The Brihanmumbai Municipal Corporation (BMC) has recovered 34 of 36 open spaces by January 28 on the basis of a notice issued on the 18th of that month.
But the battle for Mumbai’s green lungs is far from over.
Maharashtra chief minister Devendra Fadnavis had ordered the taking back of 200-plus open spaces—maintained by private organizations. He also asked that the new open spaces policy be reviewed.
The BMC intends to outsource maintenance of these playgrounds and recreation areas to private organizations and corporate entities.
This has been opposed by activists who believe that it is the BMC’s responsibility to support these open spaces. They are of the opinion that parcelling out upkeep of these facilities leaves the door open to misuse of these open spaces as in the past when they were used to generate income via commercial activities.
The municipal body, however, claims that maintaining open spaces is not an obligatory function.
The BMC’s new open spaces bill tabled and passed in its assembly hopes to improve on the previous caretaker policy.
Seema Kamdar of First Post writes:
“After all, as the corporation says, taking care of the open spaces does not fall under its obligatory roster. Rather, it’s a discretionary activity, and clearly not important. All that it expects from its lessees for such spaces – also called RGPG for recreation grounds, gardens, parks and playgrounds – is a perimeter fence, a security guard and a toilet; the rest was up to its imagination.”
On the caretaker policy, Kamdar writes:
“The caretaker policy, developed in 1991, permitted construction on 15 percent of the area, such as club, gymnasia, etc. The history of the adoption and caretaker policy of Mumbai of public open spaces is criss-crossed with stories of rampant misuse, illegal construction, controlling public access or restricting their hours of free access, exploitation for commercial benefit, neglect of maintenance, poor or no security leading to encroachment and such brazen flouting of the rules.”
Sayli Udas-Mankikar writing for DNA India terms the new policy ‘draconian’.
“A draconian policy, it puts out over 1068 spaces, including parks, playgrounds and gardens spanning over 1200 acres, roughly the size of 588 international football pitches, up for adoption. Some of these are sadly fated to become ‘clubs’ under a special clause.”
“There is no explanation to why the BMC, the richest corporation in the country, which has set aside Rs200-crore for maintaining open spaces — calculations show it comes to Rs36 lakh per plot — cannot maintain these little patches of green.
What is disheartening is the cavalier attitude of public representatives, who will be knocking on our doors for votes during the 2017 BMC elections exactly a year later. The Shiv Sena, which is putting up a fight to open up the Mahalaxmi race course as a public park, has been at the forefront of clearing this policy. The BJP sold a pup to the citizens by first agreeing to rework the policy, and then did a volte face to back the Sena. The opposition merely took to photo-ops a day later as a mark of protest.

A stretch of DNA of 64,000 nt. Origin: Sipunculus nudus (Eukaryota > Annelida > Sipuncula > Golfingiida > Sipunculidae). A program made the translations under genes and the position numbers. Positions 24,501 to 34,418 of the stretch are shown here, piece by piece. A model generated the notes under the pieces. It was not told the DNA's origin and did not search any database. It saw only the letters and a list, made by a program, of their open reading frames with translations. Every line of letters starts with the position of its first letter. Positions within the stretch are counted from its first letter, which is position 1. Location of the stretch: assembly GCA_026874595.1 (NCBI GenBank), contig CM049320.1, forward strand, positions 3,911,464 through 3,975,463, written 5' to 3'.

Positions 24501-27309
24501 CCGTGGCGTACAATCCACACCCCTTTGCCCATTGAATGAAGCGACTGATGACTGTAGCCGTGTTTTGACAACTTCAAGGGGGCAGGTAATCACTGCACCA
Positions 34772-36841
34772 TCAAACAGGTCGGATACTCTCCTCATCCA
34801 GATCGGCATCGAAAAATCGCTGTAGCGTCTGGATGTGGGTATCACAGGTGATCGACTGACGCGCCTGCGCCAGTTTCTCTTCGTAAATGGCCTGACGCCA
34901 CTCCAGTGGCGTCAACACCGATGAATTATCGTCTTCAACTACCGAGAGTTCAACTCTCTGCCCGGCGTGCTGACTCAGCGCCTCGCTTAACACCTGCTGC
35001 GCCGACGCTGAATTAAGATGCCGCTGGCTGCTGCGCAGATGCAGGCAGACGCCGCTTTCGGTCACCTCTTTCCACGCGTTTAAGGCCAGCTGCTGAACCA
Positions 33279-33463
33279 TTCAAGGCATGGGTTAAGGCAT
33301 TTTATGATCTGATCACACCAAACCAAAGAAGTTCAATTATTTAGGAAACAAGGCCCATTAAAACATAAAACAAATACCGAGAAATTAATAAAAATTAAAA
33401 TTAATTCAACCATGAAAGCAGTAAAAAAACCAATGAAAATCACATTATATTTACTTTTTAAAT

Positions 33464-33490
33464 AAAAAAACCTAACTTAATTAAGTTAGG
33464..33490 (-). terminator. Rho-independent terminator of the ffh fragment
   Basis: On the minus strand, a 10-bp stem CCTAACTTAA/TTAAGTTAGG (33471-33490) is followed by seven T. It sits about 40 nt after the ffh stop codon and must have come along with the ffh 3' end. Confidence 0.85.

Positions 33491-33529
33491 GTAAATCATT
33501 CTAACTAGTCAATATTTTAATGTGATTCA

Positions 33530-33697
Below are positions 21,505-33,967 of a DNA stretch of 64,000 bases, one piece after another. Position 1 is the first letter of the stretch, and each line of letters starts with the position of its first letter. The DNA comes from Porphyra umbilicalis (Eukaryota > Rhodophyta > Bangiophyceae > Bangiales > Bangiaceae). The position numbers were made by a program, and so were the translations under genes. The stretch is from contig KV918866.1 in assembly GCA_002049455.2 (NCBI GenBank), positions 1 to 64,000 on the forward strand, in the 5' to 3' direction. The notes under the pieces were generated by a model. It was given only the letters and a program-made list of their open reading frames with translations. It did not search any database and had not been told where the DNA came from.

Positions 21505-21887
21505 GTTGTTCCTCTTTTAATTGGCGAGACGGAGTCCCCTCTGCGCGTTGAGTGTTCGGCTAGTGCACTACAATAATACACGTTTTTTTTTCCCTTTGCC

The BMC gives feeble arguments to justify the policy. Without any defined objective, it favours private entities to qualify as adopters over the more desirable local community organisations. The selection committee itself has no citizen-representative or an expert to veto the administrative proposals. Issues like greening missions, sport, women’s safety, heritage, local culture and multi-use of spaces do not even find a mention. This does not behove a city with global aspirations.”
The new open spaces policy envisages placing the caretaker bodies under the Right To Information (RTI) act thus making them accountable to the general public.
Right to Information (RTI) expert Shailesh Gandhi said, “This is not an open space policy, but kidnapping policy.”
Shailesh Gaekwad writes for Hindustan Times:
“It would make more sense for the citizen groups to now demand that the maintenance of open spaces be included among the obligatory duties of the BMC and of course a policy which favours the citizens, not politicians and moneybags.”
Will the Mumbai Cricket Association, Maharashtra Cricket Association and Vidarbha Cricket Association be merged into one state body?
That’s the loaded question the BCCI hopes to discover answers to when the Lodha Committee make a fresh set of recommendations on January 4 next year.
It is believed that the committee is keen on reducing over-representation from Maharashtra and Gujarat in the BCCI.
Gujarat has three Ranji associations too: Saurashtra Cricket Association, Baroda Cricket Association and Gujarat Cricket Association.
Andhra Pradesh has two but Hyderabad could be assimilated into the new state of Telengana.
These reforms could deal a body blow to Mumbai cricket and its rich traditions.
Mumbai have 40 Ranji victories to their credit in the tourney’s multi-storied history.
The record books indicate 16 Irani Cup, two Vijay Hazare Trophy, five Wills Trophy, and a single Syed Mushtaq Ali Trophy.